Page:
Behold the Sweet Benefits of Chocolate
Originally posted February 2, 2015.
Chocolate-covered strawberries, anyone? With Valentine’s Day approaching, there’s one thing we just can’t get off our minds: chocolate! This decadent treat makes an appearance at most major (and even minor) holidays, but it’s on February 14 when it truly shines. In honor of this sweet day, we wanted to treat you with some facts that just might have you reaching for another piece of chocolate (everything in moderation, right?).
Carolyn O’Neil, MS, RD, tells us that the headlines about chocolate being good for our health are indeed true! Why? Chocolate is made from flavonoid-rich cocoa beans. Flavonoids are plant nutrients that help protect them from environmental toxins and help repair damage. Luckily for us humans, we also benefit from the antioxidant power of flavonoids. The main type of flavonoid found in cocoa is flavonols. Flavonols not only have antioxidant qualities, but according to research, can also influence vascular health, such as lowering blood pressure, improving blood flow to the brain and heart, and making blood platelets less sticky and able to clot.
Joshua D. Lambert, PhD, Associate Professor of Food Science at Penn State’s College of Agricultural Sciences, adds that laboratory studies (in cells and animal models) have shown that cocoa (chocolate has not been examined):
- has anti-inflammatory effects,
- reduces the severity of non-alcoholic fatty liver disease, and
- improves markers of cardiovascular disease.
If you’re not a fan of chocolate (WHAT?!), Dr. Lambert shares that green tea, blueberries, cranberries, and cinnamon are all polyphenol-rich food ingredients or foods that have been shown to have somewhat similar effects.
We can also take comfort in the fact that the fat in chocolate comes from cocoa butter and is made up of equal amounts of oleic acid (a heart-healthy monounsaturated fat also found in olive oil), stearic and palmitic acid. According to research, stearic acid appears to have a neutral effect on cholesterol levels, neither raising nor lowering it. Palmitic acid, on the other hand, does affect cholesterol levels, but it only makes up one-third of the fat calories found in chocolate.
Not all chocolate is created equal, so we asked Carolyn and Dr. Lambert to break down the differences between dark, milk, and white chocolate:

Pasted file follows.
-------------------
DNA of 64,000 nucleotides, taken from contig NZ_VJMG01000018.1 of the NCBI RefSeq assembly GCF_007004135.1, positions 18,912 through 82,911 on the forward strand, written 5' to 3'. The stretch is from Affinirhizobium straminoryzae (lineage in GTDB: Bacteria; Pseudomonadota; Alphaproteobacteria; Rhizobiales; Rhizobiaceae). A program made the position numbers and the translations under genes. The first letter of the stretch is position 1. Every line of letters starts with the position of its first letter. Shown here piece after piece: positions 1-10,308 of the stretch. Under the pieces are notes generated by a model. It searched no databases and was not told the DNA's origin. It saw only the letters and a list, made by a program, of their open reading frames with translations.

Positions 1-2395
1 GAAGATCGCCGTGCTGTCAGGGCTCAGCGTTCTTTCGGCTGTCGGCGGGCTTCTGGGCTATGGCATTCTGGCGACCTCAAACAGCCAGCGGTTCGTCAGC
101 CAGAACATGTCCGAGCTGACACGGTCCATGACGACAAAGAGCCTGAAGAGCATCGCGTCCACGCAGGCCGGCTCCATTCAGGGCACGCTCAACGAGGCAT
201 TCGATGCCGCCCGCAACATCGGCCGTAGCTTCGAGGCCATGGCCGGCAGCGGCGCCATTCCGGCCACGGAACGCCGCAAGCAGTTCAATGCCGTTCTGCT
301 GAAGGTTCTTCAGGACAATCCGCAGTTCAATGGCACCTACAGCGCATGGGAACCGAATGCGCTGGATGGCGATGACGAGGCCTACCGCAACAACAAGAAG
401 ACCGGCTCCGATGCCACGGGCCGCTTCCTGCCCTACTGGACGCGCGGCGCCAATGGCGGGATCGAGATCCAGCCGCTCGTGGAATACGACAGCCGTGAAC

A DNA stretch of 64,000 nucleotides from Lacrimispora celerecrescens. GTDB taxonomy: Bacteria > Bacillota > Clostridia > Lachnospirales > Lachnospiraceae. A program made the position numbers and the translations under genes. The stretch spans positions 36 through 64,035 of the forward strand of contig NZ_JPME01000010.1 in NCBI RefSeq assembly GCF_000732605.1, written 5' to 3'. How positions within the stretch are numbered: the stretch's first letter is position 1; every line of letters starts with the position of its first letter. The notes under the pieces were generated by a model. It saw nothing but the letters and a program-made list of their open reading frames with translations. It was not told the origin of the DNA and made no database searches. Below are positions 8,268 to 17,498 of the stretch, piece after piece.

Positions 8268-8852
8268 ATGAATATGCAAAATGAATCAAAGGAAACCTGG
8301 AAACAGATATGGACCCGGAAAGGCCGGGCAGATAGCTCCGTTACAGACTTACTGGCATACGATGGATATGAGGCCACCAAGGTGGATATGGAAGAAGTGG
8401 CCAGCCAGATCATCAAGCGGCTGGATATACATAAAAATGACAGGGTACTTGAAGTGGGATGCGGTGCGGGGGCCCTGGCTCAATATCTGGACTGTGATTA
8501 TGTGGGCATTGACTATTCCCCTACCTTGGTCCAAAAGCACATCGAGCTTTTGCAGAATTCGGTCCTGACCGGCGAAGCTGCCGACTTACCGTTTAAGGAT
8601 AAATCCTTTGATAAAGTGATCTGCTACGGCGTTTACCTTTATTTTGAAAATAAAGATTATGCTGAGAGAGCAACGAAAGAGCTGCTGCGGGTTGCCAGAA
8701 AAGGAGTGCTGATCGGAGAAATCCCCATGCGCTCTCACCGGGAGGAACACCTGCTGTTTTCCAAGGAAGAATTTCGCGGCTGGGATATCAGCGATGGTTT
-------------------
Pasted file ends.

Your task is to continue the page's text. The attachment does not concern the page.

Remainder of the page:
Dark chocolate is higher in antioxidant power due to its higher cocoa content – that’s why it’s bitter. The higher the cocoa content, the more bitter the taste. Dr. Lambert adds that when it comes to chocolate and health, people have mainly focused on the cocoa polyphenols. Cocoa polyphenols are found in the non-fat cocoa solids part of chocolate (i.e., the non-fat part of the cocoa powder). Non-fat cocoa solids also contain fiber and theobromine, which may have health-related effects. As we mentioned above, dark chocolate has a higher cocoa content and so it contains more of these compounds.
Milk chocolate tends to be the most popular despite having less antioxidant power than dark chocolate. Milk chocolate has a creamier texture and lighter brown color because it contains more milk and dairy fat than dark chocolate.
White chocolate…is not actually chocolate as it contains no dark cocoa powder. Rather, it’s a rich combination of sugar, milk solids and cocoa butter. White chocolate tends to be higher in calories than dark and milk chocolate.
This good news doesn’t mean you can eat endless amounts of chocolate – but it does mean that you don’t have to feel guilty when you do decide to treat yourself. Carolyn says it’s okay to savor a small piece (preferably dark chocolate) once in a while and recommends pairing it with other flavonol-containing foods such as strawberries or cherries. For the culinary enthusiasts out there, we reached out to Chef Renee Kelly from Bravo’s Top Chef and Renee Kelly’s Harvest in Shawnee, KS for her recommendations and favorite chocolate food and wine pairings. Check ‘em out in the infographic below.
“Chocolate Toffee Cupcakes” by DixieBelleCupcakeCafe is licensed under CC BY ND 2.0.